We sailed away and landed on Aeolia, where Aeolus helped us by capturing all the harmful stormy winds into my sack. Unfortunately, one of the crew opened the sack and let loose a torrent of wind, thinking I had gold or other riches, and was keeping them from everyone. We were unfortunately blown right back to Aeolia, yet this time he would not help us. This is why you should never trust the Gods my son. They will mess with you, as us mortals are their pawns.
We also were unfortunate and we sailed to the Laestrygonians’ island, a race of monstrous cannibals eat everyone but our small crew. The crews of the other boats yells of pain still haunt me, as they were all devoured. My boat was the only one to flee, and we quickly left, all saddened by the many deaths.
We washed up upon an abandoned island, and we were all starving. I sent twenty three men, lead by the most trustworthy of them all, to scout out if this rock was truly uninhabited. When only Eurylochus had managed to return, we were all worried. We kept asking questions, yet he was in such shock, he could not find the words to explain. Eurylochus finally managed to get out that there was a sorceress who had invited them in and treated them well, and yet when they drank the wine, they had been transformed into swine. He also mentioned that there were many exotic animals surrounding her villa. We had lost more men,and we never thought we would see them again. So I set out and had met Hermes on the way. He handed me a plant and told me to eat it, as it would weaken the witch’s magic. I believed Hermes, with a little doubt, yet when Circe’s magic had failed, I silently thanked him. I demanded that she set free our men and she complied. The witch convinced us men to stay for dinner and we feasted with her. This Cice was beautiful, every inch of her, though none are as beautiful as you my dear Penelope. We ask if she could help us get home, and she had replied we needed to go to down to the depths of Hades’ realm. We took her advise and set off to find the blind oracle, Teiresias. Whence we exited we realized that though we had stayed just a few days in her company, many season had passed as she could bend time or our minds. We had run down and seen that the men in had left were no more, for they had wasted away while we were feasting.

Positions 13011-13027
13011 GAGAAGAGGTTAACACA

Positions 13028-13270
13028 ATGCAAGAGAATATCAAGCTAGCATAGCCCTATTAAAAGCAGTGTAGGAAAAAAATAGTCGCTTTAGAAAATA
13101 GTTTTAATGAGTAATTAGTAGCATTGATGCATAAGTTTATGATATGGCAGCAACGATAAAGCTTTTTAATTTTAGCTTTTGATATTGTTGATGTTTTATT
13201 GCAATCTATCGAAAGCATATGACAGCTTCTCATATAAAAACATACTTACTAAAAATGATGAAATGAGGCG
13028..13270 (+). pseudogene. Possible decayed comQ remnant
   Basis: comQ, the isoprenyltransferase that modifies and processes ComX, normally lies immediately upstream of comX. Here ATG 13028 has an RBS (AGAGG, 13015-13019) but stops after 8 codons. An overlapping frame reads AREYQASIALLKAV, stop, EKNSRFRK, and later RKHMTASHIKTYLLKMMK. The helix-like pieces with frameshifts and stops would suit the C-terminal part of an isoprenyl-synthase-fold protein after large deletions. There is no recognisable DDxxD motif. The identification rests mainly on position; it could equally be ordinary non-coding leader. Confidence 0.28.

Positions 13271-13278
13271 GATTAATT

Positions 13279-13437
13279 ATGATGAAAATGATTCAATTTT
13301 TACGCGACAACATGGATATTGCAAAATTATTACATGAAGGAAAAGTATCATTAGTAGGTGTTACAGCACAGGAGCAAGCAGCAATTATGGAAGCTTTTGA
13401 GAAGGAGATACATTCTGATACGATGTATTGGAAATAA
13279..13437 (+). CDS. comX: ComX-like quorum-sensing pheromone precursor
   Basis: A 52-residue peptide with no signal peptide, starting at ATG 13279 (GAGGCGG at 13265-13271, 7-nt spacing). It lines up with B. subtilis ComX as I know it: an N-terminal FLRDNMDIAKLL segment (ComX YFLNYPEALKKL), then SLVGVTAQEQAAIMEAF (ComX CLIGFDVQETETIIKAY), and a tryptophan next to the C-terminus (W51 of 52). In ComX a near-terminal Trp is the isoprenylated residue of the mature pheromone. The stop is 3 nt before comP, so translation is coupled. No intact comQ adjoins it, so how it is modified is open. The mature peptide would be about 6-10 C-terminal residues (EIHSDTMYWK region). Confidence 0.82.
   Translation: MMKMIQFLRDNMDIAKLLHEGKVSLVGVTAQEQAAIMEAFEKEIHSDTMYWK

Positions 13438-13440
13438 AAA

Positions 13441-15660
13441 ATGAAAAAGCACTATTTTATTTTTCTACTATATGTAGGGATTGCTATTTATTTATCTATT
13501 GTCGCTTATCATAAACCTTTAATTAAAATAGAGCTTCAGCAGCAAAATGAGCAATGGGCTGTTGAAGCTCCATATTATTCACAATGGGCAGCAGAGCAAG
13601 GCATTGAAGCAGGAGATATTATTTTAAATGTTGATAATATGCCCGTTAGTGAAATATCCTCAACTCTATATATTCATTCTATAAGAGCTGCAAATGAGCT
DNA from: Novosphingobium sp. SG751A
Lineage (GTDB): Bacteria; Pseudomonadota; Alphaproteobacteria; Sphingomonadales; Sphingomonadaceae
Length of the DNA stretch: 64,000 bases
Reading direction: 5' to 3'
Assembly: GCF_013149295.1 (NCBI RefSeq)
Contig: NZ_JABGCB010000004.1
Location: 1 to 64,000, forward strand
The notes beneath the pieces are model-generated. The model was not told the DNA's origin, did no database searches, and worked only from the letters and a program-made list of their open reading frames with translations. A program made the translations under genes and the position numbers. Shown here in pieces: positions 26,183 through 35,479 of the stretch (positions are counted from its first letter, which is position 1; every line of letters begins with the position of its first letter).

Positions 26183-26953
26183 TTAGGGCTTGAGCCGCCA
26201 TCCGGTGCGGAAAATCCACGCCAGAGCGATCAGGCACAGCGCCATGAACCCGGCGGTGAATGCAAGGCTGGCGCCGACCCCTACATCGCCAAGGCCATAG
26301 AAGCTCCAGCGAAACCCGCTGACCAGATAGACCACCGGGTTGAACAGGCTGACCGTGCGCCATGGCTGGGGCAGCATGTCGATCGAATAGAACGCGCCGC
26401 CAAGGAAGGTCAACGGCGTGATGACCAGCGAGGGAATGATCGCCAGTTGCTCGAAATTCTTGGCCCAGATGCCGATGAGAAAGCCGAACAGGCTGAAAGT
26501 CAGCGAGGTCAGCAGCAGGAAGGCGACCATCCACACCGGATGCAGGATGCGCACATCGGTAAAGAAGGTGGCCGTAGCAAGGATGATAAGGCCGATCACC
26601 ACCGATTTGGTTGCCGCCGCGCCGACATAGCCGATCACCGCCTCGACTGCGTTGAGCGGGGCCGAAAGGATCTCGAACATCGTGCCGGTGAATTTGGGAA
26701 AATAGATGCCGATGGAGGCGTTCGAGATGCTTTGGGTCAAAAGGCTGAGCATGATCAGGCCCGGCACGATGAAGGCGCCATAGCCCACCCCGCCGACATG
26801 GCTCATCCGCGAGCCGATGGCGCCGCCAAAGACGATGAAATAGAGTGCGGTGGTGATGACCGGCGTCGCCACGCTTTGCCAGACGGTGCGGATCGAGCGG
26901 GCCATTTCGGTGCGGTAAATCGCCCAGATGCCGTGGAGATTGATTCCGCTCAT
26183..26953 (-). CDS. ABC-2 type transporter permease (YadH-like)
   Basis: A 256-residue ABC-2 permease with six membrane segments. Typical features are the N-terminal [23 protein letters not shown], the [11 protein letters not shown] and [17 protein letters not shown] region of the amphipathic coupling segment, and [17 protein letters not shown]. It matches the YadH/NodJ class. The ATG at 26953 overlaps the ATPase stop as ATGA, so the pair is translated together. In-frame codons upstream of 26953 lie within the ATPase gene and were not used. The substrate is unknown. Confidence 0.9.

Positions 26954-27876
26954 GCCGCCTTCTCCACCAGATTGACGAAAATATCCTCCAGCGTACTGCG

Following Circe’s suggestion, we sailed to the land of the dead and there I left my men. I took with me my sword and the sacrificial ewe, and left my men saying to wait for me. Walking through the halls of the dead’s land, I stopped and slaughtered the sheep and this called many of the dead. Stooping low, I pulled my sword and waved the shades off. I bellowed, ”This is for Teiresias, and the prince of Thebes alone!” Finally after ages of wailing of the young women taken to soon, the men still in their battle armor, and old men. So many crowded to the slaughter, until Teiresias stepped through and and called that he headed the summons. Slowly I stepped away from the dead lamb and he surged forward to devour some. After consuming his fill he began to speak and told me that Poseidon would try to give me much trouble, and if any of my men ate a speck of the Sun God’s cattle, they would be slain. If my crew resisted temptation, they would make it back home. I shall also slay the men who court you, Penelope, and will make a sacrifice to Poseidon. I made my way back to the boat after thanking him, and we cast off. The winds blew us back to Circe where she told us how to get back to you, my family.